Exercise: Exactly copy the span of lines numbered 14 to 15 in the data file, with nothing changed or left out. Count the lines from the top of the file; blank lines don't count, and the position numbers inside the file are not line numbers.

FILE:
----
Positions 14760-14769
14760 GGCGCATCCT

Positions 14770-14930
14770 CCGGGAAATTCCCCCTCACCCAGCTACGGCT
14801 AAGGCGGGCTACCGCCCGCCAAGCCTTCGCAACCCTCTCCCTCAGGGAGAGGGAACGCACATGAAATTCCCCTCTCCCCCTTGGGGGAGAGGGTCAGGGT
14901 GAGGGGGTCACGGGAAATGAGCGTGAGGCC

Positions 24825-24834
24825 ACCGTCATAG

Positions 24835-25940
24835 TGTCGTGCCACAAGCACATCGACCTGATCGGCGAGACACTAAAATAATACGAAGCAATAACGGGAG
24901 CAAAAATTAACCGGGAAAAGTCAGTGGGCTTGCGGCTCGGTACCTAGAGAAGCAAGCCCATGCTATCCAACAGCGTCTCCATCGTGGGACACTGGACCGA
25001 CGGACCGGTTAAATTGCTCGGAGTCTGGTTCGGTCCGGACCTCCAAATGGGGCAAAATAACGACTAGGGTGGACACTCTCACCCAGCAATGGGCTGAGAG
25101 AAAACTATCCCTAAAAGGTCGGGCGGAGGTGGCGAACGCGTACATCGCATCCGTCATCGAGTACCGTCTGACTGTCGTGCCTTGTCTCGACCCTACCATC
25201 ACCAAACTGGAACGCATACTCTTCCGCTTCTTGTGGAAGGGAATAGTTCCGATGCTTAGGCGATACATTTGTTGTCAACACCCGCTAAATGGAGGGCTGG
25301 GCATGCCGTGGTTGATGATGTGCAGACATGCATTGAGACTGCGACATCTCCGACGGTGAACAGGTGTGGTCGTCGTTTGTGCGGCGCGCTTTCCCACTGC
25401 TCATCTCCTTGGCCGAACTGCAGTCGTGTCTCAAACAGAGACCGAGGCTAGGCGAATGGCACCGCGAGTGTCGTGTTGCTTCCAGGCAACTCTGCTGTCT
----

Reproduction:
25201 ACCAAACTGGAACGCATACTCTTCCGCTTCTTGTGGAAGGGAATAGTTCCGATGCTTAGGCGATACATTTGTTGTCAACACCCGCTAAATGGAGGGCTGG
25301 GCATGCCGTGGTTGATGATGTGCAGACATGCATTGAGACTGCGACATCTCCGACGGTGAACAGGTGTGGTCGTCGTTTGTGCGGCGCGCTTTCCCACTGC